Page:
Infoscience

Conference paper

Dynamic Modeling of Lane Flow and Density Distribution in Congested Freeways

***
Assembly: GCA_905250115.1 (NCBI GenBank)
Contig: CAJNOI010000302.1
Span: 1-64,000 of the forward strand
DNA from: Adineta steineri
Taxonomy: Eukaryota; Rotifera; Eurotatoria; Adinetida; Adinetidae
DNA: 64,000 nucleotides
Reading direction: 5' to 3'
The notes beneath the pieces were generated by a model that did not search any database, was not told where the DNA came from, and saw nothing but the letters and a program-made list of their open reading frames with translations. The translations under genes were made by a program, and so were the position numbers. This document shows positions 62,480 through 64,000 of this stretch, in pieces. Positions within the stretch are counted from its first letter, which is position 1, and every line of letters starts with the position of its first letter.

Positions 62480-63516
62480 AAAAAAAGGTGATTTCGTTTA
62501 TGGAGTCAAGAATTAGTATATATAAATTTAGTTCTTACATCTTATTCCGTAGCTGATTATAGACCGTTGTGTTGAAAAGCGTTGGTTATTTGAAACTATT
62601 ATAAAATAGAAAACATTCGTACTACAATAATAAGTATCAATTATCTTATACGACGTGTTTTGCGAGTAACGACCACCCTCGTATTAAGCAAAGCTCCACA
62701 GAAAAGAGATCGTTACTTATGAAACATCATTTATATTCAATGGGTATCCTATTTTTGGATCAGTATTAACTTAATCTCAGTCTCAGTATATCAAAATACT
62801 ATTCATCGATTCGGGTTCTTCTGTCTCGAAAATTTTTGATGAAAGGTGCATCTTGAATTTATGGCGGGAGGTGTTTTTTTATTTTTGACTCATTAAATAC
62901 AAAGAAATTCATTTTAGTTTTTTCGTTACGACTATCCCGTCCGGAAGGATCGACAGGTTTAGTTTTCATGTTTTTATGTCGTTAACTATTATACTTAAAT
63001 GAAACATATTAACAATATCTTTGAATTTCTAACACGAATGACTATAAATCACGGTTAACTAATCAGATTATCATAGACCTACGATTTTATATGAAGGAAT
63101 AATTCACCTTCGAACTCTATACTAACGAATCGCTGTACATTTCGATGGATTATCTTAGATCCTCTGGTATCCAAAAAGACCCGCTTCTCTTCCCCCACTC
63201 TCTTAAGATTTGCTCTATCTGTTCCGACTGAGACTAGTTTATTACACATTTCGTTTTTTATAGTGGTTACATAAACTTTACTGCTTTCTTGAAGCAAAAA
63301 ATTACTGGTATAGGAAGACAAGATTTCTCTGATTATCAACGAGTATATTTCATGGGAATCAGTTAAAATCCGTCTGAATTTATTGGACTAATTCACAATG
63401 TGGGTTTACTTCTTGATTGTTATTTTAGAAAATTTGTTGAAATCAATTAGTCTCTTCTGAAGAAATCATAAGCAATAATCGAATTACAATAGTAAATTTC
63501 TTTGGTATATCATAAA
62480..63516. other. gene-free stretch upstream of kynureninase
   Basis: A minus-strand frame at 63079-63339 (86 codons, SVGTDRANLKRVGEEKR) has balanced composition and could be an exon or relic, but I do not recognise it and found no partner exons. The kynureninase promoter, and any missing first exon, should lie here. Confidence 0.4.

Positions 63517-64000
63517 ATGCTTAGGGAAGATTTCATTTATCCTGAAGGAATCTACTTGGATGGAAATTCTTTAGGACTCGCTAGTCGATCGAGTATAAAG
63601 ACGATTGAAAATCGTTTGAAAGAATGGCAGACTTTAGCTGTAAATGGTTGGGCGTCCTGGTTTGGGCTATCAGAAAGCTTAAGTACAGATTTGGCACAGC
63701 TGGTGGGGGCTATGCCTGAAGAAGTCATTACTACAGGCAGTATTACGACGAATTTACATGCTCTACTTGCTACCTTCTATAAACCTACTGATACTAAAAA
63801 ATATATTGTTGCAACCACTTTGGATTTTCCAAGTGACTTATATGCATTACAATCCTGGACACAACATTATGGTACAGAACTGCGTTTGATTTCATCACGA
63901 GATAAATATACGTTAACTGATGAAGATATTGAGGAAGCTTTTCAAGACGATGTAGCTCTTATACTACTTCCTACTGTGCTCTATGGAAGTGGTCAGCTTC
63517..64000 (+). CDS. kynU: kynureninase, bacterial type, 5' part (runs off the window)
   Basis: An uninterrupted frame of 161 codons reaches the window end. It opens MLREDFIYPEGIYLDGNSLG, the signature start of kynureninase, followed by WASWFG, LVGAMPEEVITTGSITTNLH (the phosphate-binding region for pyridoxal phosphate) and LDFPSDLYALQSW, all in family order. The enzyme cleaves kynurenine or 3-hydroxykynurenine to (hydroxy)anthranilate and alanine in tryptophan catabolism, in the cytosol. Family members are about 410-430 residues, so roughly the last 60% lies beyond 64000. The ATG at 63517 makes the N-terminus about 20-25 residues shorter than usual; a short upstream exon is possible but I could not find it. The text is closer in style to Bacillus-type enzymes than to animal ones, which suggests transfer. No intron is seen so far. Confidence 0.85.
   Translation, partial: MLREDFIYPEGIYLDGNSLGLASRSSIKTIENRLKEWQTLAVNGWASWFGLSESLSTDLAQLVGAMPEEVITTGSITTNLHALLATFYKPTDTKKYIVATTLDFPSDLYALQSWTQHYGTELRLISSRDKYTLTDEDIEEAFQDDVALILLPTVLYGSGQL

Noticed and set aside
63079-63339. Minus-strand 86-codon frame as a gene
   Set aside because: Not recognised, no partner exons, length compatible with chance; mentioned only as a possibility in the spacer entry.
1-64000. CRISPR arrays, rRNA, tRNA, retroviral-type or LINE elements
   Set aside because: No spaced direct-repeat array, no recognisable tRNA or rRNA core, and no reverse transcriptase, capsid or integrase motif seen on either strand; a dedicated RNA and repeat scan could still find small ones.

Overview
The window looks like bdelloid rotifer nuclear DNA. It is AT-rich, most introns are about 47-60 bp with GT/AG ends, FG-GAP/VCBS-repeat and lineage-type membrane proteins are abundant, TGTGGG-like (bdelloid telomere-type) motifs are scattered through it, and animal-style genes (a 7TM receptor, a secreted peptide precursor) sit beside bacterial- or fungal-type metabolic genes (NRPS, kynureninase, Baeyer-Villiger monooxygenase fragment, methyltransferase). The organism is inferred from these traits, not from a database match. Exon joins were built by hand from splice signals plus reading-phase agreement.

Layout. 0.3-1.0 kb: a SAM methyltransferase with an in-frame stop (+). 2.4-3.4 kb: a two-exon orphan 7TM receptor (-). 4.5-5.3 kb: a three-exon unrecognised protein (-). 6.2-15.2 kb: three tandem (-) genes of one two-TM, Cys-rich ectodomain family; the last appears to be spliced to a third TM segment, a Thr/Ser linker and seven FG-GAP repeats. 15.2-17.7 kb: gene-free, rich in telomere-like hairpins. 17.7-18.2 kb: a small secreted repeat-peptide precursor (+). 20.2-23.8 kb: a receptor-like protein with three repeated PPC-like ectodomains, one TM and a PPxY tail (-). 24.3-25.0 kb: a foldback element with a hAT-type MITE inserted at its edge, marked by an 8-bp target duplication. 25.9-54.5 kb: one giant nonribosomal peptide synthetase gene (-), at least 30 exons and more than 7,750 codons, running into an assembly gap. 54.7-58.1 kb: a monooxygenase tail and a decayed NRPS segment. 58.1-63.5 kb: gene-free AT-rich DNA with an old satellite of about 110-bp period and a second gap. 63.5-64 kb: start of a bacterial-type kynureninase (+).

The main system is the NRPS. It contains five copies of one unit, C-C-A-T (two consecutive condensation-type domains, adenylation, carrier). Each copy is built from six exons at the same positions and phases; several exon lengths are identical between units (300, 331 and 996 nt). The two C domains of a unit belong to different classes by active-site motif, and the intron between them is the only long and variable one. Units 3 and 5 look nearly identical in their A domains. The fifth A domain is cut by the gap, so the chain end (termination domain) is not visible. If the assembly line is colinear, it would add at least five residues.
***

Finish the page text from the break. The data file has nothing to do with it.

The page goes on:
This research aims to verify the hypothesis that lane traffic distribution initiates traffic regimes occurrence in freeways, and in particular to unveil the inter-dependence of lane vehicle allocation and congestion formation. The developed methodological framework consists of (i) a clustering approach to separate traffic regimes and (ii) a multi-regime modeling approach to identify the critical traffic variables that influence the traffic distribution in freeway lanes. The prediction of regime occurrence, through lane-related parameters, could be implemented in control algorithms, in order to ameliorate their efficiency by timely activating a policy. A neural network algorithm is invoked, in order to detect in an unbiased approach homogeneous groups of the prevailing traffic regimes during peak periods, and a denoised input space. Based on the optimized clusters of traffic states and peak periods and on the rationale that congestion propagates from left to right in the onset of peak period indicating a transition to another state, lane density distribution ratio (LDDR) and density of the right or left lane, depending on the state, are introduced as promising determinant response variables. LDDR appears to be site-independent and is intermittently occurring during congestion and free flow conditions. To efficiently forecast stream dynamics, their parameterization is effectuated with lane-related variables. Static and dynamic regression models are deployed for congested or saturated regimes, for free flow regimes and also for the entirety of traffic states. Static models are formed, pursuing a simple approach that would ensure feasibility of implementation. Statistical assessment indicates that the prediction models yield significant prediction accuracy.

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